In a world that is increasingly digital, it’s rare that a new magazine launches. We spent five minutes catching up with Shepherdess Magazine founder and editor Kristy McGregor, about where the idea came from and the journey to date.

What is Shepherdess?

Shepherdess is a new quarterly magazine for women in rural New Zealand. It is about connecting, empowering and inspiring women across New Zealand, by offering a place to tell the people of our rural community’s stories. It is a place to share stories of resourcefulness, entrepreneurship and courage.

Where did the idea come from?

I’ve always been passionate about creating vibrant and thriving rural communities. When I lived in far western Queensland, before moving to New Zealand, I started an event called the Channel Country Ladies Day with a group of women. It’s still going strong, now eight years on, and brings together women from the most remote corners of three states together for a weekend of laughs, connection, comradery and burlesque. It’s a lot of fun, but it also has – as we discovered – an important place in the lives of many women for its impact on their social and emotional wellbeing, in what is a very geographically isolated region.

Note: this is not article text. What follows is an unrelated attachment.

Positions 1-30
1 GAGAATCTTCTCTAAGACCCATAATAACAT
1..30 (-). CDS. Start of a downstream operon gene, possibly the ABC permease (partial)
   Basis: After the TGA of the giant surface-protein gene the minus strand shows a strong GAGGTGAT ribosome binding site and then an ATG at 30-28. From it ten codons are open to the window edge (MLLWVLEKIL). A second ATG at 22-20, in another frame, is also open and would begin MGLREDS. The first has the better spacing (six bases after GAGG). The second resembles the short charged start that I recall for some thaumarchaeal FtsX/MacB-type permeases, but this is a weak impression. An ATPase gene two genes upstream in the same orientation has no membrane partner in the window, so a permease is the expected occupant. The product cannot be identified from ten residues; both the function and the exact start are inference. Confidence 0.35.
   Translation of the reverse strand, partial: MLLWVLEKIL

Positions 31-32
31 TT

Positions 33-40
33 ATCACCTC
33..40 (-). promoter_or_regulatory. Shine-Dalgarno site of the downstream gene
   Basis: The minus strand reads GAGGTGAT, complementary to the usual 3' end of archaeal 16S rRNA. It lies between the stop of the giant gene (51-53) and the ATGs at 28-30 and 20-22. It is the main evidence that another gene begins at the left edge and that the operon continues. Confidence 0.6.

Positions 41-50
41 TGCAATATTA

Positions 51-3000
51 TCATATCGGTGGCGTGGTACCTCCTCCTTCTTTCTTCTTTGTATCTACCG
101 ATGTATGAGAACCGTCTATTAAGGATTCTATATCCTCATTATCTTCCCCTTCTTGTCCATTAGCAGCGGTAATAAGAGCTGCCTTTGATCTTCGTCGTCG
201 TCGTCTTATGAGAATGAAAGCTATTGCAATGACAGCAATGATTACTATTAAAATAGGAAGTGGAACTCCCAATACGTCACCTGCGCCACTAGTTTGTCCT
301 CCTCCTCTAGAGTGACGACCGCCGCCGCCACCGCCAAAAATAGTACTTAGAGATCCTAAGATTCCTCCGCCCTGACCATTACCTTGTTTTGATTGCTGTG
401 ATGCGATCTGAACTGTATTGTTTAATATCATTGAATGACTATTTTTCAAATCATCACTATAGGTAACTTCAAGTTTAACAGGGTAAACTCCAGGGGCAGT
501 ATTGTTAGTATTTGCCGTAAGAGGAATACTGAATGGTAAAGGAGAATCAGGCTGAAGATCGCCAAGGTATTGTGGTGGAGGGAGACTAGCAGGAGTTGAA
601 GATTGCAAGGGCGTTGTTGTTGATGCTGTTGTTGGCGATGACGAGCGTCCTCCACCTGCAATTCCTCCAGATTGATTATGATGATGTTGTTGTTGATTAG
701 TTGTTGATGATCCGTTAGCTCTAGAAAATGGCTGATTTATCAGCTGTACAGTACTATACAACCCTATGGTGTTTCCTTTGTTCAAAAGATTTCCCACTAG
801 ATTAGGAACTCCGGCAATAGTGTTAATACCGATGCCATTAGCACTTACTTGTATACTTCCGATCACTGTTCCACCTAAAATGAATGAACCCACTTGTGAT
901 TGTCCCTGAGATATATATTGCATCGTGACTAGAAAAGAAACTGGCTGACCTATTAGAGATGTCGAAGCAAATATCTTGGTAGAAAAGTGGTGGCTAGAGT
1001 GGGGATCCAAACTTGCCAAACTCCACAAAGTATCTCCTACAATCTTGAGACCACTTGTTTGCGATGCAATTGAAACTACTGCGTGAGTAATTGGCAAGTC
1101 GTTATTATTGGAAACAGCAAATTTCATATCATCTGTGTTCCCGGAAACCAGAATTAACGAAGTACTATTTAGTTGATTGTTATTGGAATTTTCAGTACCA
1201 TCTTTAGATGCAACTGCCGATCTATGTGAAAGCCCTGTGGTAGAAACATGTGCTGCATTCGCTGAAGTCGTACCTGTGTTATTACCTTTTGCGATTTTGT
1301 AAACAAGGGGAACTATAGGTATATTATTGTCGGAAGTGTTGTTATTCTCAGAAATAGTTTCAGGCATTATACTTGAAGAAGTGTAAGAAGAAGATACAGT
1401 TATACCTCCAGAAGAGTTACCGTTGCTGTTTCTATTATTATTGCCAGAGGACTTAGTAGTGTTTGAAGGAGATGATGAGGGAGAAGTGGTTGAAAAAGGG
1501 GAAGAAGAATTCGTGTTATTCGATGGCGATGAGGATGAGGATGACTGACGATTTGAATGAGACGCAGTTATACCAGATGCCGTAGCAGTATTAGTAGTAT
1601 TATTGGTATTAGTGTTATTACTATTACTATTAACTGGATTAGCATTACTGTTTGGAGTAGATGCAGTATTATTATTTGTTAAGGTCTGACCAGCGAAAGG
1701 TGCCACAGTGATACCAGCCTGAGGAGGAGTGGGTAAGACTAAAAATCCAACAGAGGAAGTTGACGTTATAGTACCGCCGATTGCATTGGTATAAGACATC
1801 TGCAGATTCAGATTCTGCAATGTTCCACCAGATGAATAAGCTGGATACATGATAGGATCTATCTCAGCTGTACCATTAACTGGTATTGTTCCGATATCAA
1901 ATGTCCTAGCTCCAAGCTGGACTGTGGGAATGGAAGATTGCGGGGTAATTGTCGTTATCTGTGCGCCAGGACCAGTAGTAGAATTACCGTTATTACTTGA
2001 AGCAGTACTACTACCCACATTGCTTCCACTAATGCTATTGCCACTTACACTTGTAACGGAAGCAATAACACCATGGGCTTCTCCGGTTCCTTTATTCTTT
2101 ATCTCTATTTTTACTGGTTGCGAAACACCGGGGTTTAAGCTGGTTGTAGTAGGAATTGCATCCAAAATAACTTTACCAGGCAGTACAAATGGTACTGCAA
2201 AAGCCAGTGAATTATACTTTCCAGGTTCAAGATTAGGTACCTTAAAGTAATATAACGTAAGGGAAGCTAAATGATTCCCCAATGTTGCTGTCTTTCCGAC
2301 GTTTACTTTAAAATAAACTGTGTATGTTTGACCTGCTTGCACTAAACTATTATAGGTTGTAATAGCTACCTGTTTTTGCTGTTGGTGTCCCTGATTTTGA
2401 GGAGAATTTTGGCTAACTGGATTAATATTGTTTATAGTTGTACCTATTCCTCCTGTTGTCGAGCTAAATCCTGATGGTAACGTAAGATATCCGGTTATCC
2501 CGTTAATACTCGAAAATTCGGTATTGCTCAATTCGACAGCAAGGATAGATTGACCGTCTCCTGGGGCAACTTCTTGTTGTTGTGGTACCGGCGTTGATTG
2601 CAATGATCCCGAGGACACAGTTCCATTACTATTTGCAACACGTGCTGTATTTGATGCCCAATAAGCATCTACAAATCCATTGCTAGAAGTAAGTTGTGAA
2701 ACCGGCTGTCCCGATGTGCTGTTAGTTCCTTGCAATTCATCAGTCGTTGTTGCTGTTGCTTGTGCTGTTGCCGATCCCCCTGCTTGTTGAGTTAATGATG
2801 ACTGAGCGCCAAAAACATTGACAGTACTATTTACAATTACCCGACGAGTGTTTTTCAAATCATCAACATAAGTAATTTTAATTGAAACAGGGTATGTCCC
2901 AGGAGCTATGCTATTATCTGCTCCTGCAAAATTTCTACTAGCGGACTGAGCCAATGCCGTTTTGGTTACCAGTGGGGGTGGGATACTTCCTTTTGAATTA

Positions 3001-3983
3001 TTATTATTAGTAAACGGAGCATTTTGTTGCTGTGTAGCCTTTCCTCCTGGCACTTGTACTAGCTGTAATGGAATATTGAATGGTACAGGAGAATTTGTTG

When I moved to New Zealand, I realised that there is this very strong agricultural industry, but a lot of the conversation was about cows and grass. Communities are closer together, but that doesn’t always mean they are better connected. There’s also so many wonderful things going on already in rural communities, but they aren’t widely talked about; they’re almost hidden. You have to know where to find them.

At the same time I met Claire Dunne, the founder and editor of Australian magazine Graziher. Claire has really paved the way in Australia for telling the stories of women in the bush. After a little while of toying with the idea, she messaged me just after the Christmas before last saying ‘how about it?’. At that point I had a newborn baby, was studying for my Masters, was about to return to work, and life was full. I don’t believe there’s such thing as waiting for the right time though – you’ve just got to seize the moment as it comes and with that, we thrust into creating a magazine. Claire’s been on the end of the phone ever since and I am very grateful to her for her support and wisdom throughout.